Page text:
Platform: PlayStation 3
When Free Radical first announced Haze I was fairly excited; although the developer has had few missteps in the past, the concepts behind the game sounded interesting and innovative. The developers, who ended up seeming completely insane, seemed to be putting their hearts and souls into the game, which was eventually confirmed to be a PlayStation 3 exclusive. Constant delays marred the game’s popularity and, over time, rumbles of trouble and problems with the game arose. When the demo finally arrived people were surprised at some of the problems, but wrote them off as possible demo issues. The final game has finally arrived after several years of development, and Free Radical stands to be judged for all of their promises.
The visuals are underwhelming at best, and awful at worst. Certain aspects, mainly foliage, stand out as being somewhat impressive, but any hint of quality is struck down by the other 99% of the game. Some trees may look good, but the game has graphical pops and texture glitches around every bend, leading to some of the most inconsistent and disappointing visuals this generation. Early screenshots of the title showed beautiful graphics, stunning textures and amazing looking environments, and the finished product has none of those. It appears that the developers overestimated their ability or the systems power, and instead of trying to better optimize the game they decided to blur everything as if it were smeared with Vaseline. Some textures will flicker with light when hit and others look like they are from Nintendo 64 games.
Haze’s story is supposed to be the highlight of the game, and I suppose it is. Some of the game’s early shortcomings are actually well explained a few hours into the title, so if you deathly fear spoilers I suggest you skip this paragraph. Players assume the role of Shane Carpenter, new recruit into the Mantel Corporation, which appears to be America’s military wing. Mantel employs soldiers and gives them a constant flow of a performance enhancing drug called Nectar, which improves the sight, speed, and stamina of anyone injected with it. It also has other effects that you learn later in the game, like prohibiting Mantel Soldiers from witnessing the horrors of war, which include blood, screaming, or dead bodies. When I first started playing one of the first things I noticed was that the bodies disappear. The fact that they actually explain this came as a pleasant surprise, and the game does a good job of using prior videogame knowledge against us in the same way that BioShock did. Holy shit, I just compared Haze to BioShock, I think I need to finish writing this…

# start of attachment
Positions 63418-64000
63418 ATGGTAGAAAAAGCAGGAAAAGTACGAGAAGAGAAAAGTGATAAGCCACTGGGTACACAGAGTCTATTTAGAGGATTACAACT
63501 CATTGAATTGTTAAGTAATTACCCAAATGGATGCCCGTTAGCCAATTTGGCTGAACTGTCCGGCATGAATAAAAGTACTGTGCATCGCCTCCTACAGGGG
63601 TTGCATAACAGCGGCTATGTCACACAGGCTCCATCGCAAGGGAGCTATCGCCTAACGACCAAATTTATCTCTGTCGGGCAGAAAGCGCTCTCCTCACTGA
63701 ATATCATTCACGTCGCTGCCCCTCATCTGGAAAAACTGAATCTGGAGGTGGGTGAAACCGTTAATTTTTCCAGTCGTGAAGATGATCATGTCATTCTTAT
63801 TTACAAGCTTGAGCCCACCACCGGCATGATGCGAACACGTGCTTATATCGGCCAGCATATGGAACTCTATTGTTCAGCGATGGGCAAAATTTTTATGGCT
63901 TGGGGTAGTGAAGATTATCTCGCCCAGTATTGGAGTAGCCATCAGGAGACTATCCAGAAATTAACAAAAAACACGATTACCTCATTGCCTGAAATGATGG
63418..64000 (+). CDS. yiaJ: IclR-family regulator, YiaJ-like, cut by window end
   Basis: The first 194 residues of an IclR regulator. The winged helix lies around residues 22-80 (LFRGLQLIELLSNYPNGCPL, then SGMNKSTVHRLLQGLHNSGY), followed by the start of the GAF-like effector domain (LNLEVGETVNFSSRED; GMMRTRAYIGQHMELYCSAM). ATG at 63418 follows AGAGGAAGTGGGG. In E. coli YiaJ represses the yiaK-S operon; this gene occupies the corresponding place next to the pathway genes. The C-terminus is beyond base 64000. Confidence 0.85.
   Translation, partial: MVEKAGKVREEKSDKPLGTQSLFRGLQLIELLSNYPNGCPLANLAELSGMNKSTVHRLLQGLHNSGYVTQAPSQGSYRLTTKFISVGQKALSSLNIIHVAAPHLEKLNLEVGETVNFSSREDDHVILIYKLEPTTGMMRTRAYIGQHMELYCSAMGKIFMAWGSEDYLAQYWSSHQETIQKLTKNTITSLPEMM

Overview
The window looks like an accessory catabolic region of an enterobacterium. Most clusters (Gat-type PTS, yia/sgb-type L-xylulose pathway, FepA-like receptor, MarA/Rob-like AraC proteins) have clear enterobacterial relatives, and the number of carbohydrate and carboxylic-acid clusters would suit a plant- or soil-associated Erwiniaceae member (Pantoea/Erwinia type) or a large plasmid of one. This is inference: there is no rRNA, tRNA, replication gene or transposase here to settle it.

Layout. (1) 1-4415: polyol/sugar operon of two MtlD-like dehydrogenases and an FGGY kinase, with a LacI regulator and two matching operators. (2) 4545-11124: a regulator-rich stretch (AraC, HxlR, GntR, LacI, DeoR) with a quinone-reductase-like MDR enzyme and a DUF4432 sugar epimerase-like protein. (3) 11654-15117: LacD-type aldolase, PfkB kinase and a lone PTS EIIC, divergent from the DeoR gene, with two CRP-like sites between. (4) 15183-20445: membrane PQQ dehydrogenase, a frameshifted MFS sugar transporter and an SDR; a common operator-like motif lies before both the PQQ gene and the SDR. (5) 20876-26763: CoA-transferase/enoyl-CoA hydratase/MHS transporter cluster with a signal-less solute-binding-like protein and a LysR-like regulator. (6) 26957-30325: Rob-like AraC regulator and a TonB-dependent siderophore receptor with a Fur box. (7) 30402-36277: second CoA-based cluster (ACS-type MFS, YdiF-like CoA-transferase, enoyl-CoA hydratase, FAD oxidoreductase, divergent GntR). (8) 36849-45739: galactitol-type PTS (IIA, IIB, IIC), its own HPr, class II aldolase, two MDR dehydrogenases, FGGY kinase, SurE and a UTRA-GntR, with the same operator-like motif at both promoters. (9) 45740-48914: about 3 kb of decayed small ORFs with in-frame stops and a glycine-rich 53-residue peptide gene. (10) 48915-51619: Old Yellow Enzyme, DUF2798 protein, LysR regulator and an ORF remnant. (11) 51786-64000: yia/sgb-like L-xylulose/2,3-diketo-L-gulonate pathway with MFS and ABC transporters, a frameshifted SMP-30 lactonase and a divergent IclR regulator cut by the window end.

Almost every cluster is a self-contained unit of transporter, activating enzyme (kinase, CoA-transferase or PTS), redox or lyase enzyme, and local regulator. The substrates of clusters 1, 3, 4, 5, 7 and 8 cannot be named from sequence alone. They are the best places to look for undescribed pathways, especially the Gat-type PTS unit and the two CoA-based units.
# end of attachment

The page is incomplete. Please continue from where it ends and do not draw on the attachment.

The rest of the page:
The level design is some of the worst in its genre, with expansive environments that may as well be tunnels and linear gameplay that grows old fast. There is never more than one way to go about completing a mission, and even if there are a few paths leading out of a room there is often only one correct one.
Driving levels are as bad as they get, and introduce some new gameplay elements that further the “crappy driving level” section of shooters. Vehicles can only take a few straight shots without bursting in to flames, and your allies can take even less. The game’s solution to the overly fragile vehicles was to respawn them a few hundred feet away whenever it is destroyed, eliminating any urgency. It is usually easier to drive until you see a group of enemies, walk the next section, than jump into your new, shiny dues ex machina and continue.
Haze’s multiplayer doesn’t live up to expectations, as it throws all of its money on the differences between Mantel and Rebel soldiers. Mantel troops are able to use Nectar, which boosts their ability in combat, and Rebel soldiers rely more on booby traps and feigning death. This definitely leads to some interesting situations, as the differences are pretty big, but the gameplay still doesn’t hold up to any of the other shooters it is in competition with. Cooperative play works as intended, but the game isn’t fun enough to justify more than one play through.
When talking about Haze I feel the need to qualify everything with “it’s not that bad,” but in lieu of being too redundant it makes sense to just say it. Haze, as a whole, is a very bad game. It is extremely obvious that something went horribly wrong somewhere down the line in the development of Haze. If you were following the game since its announcement you may have noticed that there wasn’t any indication as such; the developers were always optimistic and enthusiastic about how the game would turn out. Haze being as big of a screw-up as it is comes as a real shock to me, like finding out that the lovely couple next door run a brothel. The real tragedy is that it doesn’t feel like a shoddily put together game, it is very obvious that the title has an immense amount of heart – maybe too much. Haze’s heart was apparently too big for its chest, and the finished product is quite possibly the biggest letdown this generation.